Several months ago I posted about Citizen Therapists Against Trumpism, an organization founded by psychologist Bill Doherty during the presidential campaign. Now Doherty has announced the formation of its replacement, Citizen Therapists for Democracy, an international dues-paying association dedicated to newly evolving goals.
As Doherty stated in his launch-related email, goals of Citizen Therapists for Democracy include the following:
- Learning and spreading transformative ways to practice therapy with a public dimension
- Rebuilding democratic capacity in communities
- Resisting anti-democratic ideologies and practice
Some excerpted points from the Citizen Therapists FAQ section:
If it’s partisan politics (vote for my candidate or party), then it doesn’t have a place in therapy. But if politics broadly means how people with different views figure out how to live together and govern themselves—and then the policies that emerge from this process—then it’s game for conversation in therapy.
To be quite concrete, if you treat anxious or depressed Latino or Muslim clients who are frightened about Trumpism (and anti-Semitism is on the rise), is your job only to treat their symptoms or to also oppose the public xenophobia? We believe the nature of our work inherently combines public and private.
Keep in mind that Citizen Therapists for Democracy is not an “anti” movement. We are promoting democracy and public mental health, and in those contexts will oppose threats from any quarter. Further, there is collective power when members of a healing profession engage the public domain in their role as professionals.
On the matter of the blank slate, it’s really a myth in therapy. If a client learns that his/her therapist is in an organization that opposes aspects of Trumpism, well, that’s probably not going to be such a big surprise based on lots of assumptions the client has already made (you drive a Prius and have the New Yorker magazine in the waiting room). In the same way, if a client worries out loud about family members being rounded up and deported, and the therapist agrees that this is a scary public policy, is this not a validation rather than a misuse of therapist power?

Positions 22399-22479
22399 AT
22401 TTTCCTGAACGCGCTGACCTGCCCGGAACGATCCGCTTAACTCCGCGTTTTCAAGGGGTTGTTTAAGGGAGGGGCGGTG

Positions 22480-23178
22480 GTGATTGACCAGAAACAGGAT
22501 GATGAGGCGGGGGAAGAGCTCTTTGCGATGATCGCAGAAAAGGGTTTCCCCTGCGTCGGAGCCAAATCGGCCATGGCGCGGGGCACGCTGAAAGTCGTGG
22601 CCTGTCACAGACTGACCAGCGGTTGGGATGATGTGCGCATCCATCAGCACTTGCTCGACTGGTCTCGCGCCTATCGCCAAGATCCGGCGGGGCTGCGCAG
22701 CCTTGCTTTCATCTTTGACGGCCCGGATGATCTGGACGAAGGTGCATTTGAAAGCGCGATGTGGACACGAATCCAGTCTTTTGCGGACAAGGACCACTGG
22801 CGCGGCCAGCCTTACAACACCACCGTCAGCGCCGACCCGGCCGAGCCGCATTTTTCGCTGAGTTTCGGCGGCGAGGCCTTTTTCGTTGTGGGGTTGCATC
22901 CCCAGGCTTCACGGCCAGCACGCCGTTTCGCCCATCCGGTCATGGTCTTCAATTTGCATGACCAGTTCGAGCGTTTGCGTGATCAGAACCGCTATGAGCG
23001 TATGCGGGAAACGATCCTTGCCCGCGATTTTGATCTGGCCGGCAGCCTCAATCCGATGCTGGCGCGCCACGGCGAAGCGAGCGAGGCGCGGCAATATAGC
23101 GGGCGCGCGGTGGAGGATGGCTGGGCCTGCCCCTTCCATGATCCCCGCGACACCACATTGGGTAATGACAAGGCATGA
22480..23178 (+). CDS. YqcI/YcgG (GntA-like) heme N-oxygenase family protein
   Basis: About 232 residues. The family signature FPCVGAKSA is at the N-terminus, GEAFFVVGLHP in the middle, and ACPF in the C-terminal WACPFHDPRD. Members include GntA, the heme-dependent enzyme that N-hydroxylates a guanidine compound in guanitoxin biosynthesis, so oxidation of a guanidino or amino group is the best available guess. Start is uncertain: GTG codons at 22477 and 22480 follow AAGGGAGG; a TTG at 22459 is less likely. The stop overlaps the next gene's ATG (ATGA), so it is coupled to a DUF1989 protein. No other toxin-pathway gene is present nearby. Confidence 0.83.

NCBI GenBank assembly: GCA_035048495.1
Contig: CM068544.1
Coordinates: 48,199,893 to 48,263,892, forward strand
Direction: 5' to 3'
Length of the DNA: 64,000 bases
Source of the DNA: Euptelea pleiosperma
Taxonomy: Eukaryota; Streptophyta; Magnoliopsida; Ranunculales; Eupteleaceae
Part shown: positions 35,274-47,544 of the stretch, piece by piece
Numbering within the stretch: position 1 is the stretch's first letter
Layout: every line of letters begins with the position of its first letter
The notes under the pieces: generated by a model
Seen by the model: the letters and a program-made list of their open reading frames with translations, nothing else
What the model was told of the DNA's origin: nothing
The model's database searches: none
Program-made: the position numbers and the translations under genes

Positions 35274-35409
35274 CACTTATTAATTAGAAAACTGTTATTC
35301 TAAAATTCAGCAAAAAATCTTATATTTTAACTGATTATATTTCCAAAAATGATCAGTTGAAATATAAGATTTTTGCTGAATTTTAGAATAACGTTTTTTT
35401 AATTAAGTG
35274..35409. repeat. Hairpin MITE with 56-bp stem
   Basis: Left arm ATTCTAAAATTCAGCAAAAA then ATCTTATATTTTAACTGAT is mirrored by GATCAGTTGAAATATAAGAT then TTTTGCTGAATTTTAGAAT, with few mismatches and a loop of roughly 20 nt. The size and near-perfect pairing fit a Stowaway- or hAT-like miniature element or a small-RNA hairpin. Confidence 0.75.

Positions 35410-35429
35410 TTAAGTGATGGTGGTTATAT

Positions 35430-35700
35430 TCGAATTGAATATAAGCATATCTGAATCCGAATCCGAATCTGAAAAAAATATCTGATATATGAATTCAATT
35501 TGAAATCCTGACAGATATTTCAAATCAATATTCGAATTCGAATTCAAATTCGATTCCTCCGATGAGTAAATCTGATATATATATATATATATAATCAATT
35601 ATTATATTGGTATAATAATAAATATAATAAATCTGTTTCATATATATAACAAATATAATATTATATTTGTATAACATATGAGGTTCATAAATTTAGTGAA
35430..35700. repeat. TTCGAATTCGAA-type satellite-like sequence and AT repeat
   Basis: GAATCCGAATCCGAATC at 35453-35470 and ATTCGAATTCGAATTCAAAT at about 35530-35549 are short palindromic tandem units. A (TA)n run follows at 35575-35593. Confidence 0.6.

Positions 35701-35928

The social forces that allowed Donald Trump the man to become President, and that are rising around the world, are so much bigger than his personality that focusing on a diagnosis risks marginalizing the contributions of therapists. Once mental health professionals took a diagnostic position during the campaign, that’s all the media wanted to know from them—before the media moved on to more interesting topics.
On the other hand, “You’re probably NOT a good fit if any of the following is a big ‘yes’ for you” (from the same link):
- Your main focus for action now is making sure Trump is a one-term President with a Democratic Congress after two years.
- You think that therapists must continue to beat the drum that Trump has a personality disorder that makes him unfit to be President.
- Your main approach to Trump supporters in the White working class is help them see how they’ve been duped.
- You believe that Progressive politics has most of the answers to our nation’s problems, with Conservatives having little or nothing to offer.
- It would feel weird to have Conservative therapists share a social change organization with you.